It may be that change is more likely to be instigated by one or more parish councils out of concern about the way in which the land around their village is being used and how to realise its potential to enhance local food production. It is an important part of the localism agenda that, as neighbourhood development plans must comply with policies at higher levels (district, national and European), those responsible for planning at high levels can learn from the results emerging from neighbourhood planning in their respective districts. In fact the planning system is a quite good at disseminating information through formal (ie appeal decisions, professional institutes) and more informal (conferences and trade magazines/journals) channels.
Given that ‘local food’ epitomises much of what is said in the National Planning Policy Framework about sustainability, compliance with the Framework (that is a basic condition to be met by all neighbourhood plans) should not be a problem. This path would be made easier by relying on some of the growing evidence relating to the importance of local food. Perhaps the most important discussion to be had is how proposals that support the production, processing and distribution of food benefit from the “presumption in favour of sustainable development”.
The question was asked about what could or should be the main thread that could bring together the many strands of the Conference. I think that the concept with the greatest potential is “carbon”. With the food supply chain responsible for between 30% and 50% carbon emissions it is difficult to see how any development plan that is statutorily required to deal with the use and development of land could possibly be contribution go the achievement of sustainable development without a chapter on food and farming and policies consistent with the (at least) the carbon emission reduction target of 80% by 2050 and the interim Carbon Budgets.
Support for these new rural enterprises should also be the subject of employment policies in the local plan or neighbourhood plan with associated local job (and training) opportunities and the possibility of jobs in local food processing and distribution. Enhancing and maintaining biodiversity and reducing travel and transport are other important elements to be explained in order to qualify for the presumption in favour of sustainable development.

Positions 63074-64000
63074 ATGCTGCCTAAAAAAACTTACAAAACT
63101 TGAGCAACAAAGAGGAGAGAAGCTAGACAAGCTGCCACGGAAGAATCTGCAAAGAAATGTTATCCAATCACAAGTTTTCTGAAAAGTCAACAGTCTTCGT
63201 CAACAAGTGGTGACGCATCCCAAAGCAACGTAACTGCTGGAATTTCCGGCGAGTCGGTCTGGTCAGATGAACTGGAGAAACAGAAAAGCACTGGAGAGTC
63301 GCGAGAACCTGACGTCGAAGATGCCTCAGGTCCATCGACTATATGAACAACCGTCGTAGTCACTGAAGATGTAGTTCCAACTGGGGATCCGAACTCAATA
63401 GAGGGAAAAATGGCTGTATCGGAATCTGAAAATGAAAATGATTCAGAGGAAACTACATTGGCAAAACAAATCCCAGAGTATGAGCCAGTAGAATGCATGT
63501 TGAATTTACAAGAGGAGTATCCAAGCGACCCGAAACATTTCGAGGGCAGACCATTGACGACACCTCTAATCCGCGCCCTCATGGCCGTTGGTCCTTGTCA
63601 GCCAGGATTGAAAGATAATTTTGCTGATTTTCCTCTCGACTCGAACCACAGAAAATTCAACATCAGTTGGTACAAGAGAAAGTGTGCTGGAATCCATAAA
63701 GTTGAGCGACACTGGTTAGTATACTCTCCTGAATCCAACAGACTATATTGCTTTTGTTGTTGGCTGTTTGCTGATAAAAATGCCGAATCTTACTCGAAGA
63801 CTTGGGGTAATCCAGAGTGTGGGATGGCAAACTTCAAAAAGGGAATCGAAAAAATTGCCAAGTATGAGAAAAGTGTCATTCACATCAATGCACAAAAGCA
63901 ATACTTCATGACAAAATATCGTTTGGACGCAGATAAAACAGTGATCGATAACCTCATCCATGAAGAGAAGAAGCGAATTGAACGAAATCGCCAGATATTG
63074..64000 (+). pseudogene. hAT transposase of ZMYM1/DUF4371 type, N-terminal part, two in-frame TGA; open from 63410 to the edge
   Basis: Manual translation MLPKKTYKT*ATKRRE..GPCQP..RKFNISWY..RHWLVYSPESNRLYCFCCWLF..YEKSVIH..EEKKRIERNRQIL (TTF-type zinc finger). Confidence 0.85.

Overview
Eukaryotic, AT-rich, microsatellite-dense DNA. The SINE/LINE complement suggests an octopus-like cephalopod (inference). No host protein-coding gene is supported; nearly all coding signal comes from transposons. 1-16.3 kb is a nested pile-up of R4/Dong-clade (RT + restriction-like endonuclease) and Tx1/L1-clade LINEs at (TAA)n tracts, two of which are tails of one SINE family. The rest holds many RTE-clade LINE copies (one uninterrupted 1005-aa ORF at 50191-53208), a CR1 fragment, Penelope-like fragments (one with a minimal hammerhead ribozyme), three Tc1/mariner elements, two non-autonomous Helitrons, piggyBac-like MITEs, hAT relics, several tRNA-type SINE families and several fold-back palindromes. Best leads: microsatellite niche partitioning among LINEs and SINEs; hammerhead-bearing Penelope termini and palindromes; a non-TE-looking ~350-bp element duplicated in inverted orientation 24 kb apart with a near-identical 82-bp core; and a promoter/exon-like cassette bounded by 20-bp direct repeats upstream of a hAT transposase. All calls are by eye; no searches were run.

Planning for the revolution in local food is probably predicated on the fact that new residential development in villages is likely to be the most effective driver of change. The purpose of all planning policy should be to increase the sustainability of the village (or town) and the new local food policies would aim to increase the availability of local food supplies (the most common reason given by people surveyed by the Soil Association in respect of Community Supported Agriculture), allow more people to live and work locally, reduce transport and, in the case of CSA, increase community involvement.
The prospect for planning for a revolution in local food based on new policy frameworks will not mean that applications will not continue for setting up new agricultural/horticultural enterprises; ie the buildings and dwellings. However, for the scale of change to become a meaningful (particularly on the fringes of towns and villages) it is fair to assume that the necessary land and housing will have to be leveraged and enabled by the profits from new housing. Section 106 has been one of the most contentious parts of the planning system, many leading court cases the result of litigation led by Tesco. Fitting ‘local food’ into planning obligations might not be easy but planning develops by trial and error. S106 of the Town and Country Planning Act can be seen as the mechanism for securing community benefits (not normally or willingly proposed by developers). As well as the commonplace enhancements to village halls, playgrounds and allotments (which can, by law, be up to 2 acres), there is no reason why smallholdings should not be included in this list. However, it will be very difficult to secure these benefits unless these are listed and explained/justified in the development plans (local and/or neighbourhood plan), to which the profits from new residential development should be required to contribute in order to make both the new housing itself and the village location more sustainable. It will also be important to explain why such benefits relate to the development (e.g. compensation for the taking of greenfield/agricultural land for housing development and in terms of higher productivity of smallholdings compared with agriculture or horsiculture) as well as increasing the sustainability of the location for new housing/population).